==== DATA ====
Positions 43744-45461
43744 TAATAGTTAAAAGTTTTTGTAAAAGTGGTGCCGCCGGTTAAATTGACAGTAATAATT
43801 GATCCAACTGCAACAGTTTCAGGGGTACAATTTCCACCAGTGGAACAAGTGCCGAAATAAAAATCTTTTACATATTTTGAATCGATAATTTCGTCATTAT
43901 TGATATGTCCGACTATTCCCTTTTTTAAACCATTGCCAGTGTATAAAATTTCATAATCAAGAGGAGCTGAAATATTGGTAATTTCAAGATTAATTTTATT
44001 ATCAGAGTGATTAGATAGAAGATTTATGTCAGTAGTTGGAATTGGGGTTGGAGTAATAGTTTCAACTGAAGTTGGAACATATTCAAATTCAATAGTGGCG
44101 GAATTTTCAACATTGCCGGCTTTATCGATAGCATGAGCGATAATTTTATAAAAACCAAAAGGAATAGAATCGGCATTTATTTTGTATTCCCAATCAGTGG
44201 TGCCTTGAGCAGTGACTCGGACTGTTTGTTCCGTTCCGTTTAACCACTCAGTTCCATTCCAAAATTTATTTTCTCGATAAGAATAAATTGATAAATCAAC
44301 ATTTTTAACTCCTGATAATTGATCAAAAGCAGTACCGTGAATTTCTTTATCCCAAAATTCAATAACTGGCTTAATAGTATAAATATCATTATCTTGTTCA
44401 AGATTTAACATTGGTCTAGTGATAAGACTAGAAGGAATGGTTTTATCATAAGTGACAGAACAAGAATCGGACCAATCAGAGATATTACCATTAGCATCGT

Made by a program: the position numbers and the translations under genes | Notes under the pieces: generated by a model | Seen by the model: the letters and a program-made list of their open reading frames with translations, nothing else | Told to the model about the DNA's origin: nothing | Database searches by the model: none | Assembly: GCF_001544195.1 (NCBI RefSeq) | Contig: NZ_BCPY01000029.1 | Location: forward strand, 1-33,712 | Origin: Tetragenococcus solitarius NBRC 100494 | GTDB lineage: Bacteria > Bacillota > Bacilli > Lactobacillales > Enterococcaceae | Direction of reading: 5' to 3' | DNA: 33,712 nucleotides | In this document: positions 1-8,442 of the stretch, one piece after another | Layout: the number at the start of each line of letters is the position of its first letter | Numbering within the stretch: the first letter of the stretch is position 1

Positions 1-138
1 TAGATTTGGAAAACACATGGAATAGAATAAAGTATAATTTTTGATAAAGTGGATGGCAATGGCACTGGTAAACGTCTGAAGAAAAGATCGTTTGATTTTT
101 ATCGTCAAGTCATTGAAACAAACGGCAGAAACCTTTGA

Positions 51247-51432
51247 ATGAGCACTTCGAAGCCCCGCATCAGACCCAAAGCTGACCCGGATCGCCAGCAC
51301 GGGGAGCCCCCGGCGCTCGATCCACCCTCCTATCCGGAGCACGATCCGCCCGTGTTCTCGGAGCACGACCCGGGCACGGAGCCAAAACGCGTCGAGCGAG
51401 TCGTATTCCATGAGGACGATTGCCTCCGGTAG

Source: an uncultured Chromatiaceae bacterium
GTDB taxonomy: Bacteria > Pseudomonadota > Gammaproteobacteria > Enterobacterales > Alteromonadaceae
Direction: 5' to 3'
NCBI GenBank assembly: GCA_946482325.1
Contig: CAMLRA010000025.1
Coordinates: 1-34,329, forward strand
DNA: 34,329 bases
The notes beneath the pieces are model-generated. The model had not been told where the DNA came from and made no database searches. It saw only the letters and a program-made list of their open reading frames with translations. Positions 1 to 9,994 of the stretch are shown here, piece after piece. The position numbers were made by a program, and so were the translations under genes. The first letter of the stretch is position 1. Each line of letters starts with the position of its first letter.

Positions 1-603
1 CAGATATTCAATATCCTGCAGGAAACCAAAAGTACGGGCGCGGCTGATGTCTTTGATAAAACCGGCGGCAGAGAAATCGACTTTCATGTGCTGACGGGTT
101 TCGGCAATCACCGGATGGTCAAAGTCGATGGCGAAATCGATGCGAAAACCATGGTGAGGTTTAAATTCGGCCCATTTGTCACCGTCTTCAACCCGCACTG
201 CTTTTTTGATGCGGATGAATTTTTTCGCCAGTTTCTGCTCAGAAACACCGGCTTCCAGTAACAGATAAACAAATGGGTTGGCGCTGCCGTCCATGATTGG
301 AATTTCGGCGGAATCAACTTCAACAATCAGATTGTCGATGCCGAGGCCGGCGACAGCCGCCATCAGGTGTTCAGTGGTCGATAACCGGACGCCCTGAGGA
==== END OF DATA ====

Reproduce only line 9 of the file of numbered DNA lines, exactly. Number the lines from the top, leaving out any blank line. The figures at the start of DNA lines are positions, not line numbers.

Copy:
44401 AGATTTAACATTGGTCTAGTGATAAGACTAGAAGGAATGGTTTTATCATAAGTGACAGAACAAGAATCGGACCAATCAGAGATATTACCATTAGCATCGT